The Oscar-winning documentary “The Cove” told the story of the dolphin hunt in the Japanese town of Taiji. Dolphins there are driven into a shallow cove and killed for meat and other products, with a select few set aside alive for sale to dolphinariums. Many are now saying that this year’s documentary on killer whales (Orcinus orca) in captivity, “Blackfish,” will be nominated for next year’s Oscar. Documentaries rarely get many viewers in movie theaters, but Blackfish, which cost only $76,000 to make and was initially released at only five movie theaters, has already grossed about $2 million nationwide and has been ranked among the 10 best performing nature documentaries, which include “March of the Penguins” and the much vaunted IMAX-friendly “Earth” and “Oceans” documentaries.
Blackfish focuses on the four people who have been killed by captive killer whales, bad corporate behavior by marine theme parks (especially SeaWorld) and the ethics of keeping killer whales in captivity. The film focuses particularly on the story of Tilikum, a 12,000lb male killer whale who was captured from Iceland in the early 1980s, has been living at SeaWorld of Florida since 1992, and to date has been involved in the deaths of three people. His last victim, his trainer of six years Dawn Brancheau, was brutally dismembered after he pulled her into the tank with him on February 24, 2010.
The “stars” of the film are people who have worked for marine theme parks, either as trainers or as “collectors” who captured killer whales from the wild. An interview with one of the latter is especially moving, as he testifies about accidentally killing several juveniles during a capture operation in Washington State; the distressed behavior these animals exhibited during the captures; trying to hide the bodies by sinking them with stones; and the guilt he still feels decades later. Many of the assertions of the film are supported by interviews with those involved, video footage, or reference to autopsy reports and court testimony.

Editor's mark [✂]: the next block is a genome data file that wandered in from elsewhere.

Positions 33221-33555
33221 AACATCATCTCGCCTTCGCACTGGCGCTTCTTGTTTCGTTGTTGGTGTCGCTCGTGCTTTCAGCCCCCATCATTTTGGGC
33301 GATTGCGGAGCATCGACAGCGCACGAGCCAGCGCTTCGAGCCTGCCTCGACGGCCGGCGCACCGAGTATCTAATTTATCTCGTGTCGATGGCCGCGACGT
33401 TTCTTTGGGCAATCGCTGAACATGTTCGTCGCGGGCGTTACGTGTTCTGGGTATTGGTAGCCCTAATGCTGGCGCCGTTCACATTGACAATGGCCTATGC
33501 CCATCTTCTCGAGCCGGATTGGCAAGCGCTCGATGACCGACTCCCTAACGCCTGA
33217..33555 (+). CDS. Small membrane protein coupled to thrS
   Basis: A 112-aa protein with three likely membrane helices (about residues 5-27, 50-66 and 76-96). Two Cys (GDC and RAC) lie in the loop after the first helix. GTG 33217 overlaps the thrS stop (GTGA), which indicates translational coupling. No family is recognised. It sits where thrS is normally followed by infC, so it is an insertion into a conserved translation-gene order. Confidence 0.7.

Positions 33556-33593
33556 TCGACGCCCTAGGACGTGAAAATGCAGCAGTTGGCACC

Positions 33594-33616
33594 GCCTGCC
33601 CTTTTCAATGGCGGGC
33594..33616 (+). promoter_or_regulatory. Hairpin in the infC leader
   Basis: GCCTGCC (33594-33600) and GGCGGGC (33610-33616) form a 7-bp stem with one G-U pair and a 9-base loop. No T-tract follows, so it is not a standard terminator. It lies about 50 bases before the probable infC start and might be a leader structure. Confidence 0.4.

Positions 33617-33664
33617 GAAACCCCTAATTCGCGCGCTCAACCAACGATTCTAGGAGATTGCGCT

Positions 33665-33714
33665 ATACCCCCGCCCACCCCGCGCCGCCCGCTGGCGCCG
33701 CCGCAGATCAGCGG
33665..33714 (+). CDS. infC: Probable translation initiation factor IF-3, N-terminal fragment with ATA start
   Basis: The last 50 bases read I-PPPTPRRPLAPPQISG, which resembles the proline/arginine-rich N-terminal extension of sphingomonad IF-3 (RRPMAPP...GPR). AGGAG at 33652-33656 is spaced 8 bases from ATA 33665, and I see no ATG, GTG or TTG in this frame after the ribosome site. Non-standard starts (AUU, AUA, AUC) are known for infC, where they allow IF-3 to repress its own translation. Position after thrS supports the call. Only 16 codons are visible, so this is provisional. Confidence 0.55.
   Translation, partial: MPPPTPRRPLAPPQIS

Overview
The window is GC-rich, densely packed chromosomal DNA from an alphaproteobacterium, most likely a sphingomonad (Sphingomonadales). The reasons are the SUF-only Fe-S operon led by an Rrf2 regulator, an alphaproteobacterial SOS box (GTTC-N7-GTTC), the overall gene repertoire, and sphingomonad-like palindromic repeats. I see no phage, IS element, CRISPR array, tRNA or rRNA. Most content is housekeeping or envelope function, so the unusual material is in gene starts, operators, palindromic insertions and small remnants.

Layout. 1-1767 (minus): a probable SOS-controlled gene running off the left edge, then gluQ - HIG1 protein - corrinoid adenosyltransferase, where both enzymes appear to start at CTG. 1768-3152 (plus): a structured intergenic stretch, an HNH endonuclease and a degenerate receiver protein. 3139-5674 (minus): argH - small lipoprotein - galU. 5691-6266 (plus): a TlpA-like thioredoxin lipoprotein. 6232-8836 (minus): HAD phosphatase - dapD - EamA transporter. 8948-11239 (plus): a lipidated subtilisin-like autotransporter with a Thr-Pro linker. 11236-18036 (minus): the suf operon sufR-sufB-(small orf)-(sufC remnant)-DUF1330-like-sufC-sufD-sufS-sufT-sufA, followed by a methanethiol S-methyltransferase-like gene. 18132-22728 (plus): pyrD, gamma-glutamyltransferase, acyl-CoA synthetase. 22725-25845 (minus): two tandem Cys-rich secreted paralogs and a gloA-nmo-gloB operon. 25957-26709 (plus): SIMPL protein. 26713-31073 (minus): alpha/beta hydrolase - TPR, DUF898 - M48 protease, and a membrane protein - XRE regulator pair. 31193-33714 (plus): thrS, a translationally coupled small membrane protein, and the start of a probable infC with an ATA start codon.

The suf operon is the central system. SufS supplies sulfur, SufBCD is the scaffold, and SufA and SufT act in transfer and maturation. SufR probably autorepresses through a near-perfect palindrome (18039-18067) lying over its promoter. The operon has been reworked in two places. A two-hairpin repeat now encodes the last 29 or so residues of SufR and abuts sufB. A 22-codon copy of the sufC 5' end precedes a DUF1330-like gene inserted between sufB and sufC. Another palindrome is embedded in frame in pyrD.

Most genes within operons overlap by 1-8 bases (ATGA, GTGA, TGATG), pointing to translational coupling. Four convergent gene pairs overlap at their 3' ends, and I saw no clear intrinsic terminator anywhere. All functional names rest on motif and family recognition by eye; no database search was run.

Several whale and dolphin biologists are also interviewed. They provide information about killer whales in the wild, to allow the audience to contrast the situation described by former trainers who worked only with whales in captivity. We note that some of the information in these segments is a bit overstated. For example, one expert states that no orca has ever attacked a person in the wild. In fact there have been at least three attacks reported (in the entire course of history!), although none of them resulted in serious injury or death. The whales broke off their attacks, presumably when they realized the people they were targeting weren’t appropriate prey. So while it is a key point that killer whales only kill people in captivity, wild whales are not entirely benign.
|Scooped by Escape Artist Graphix Rayne|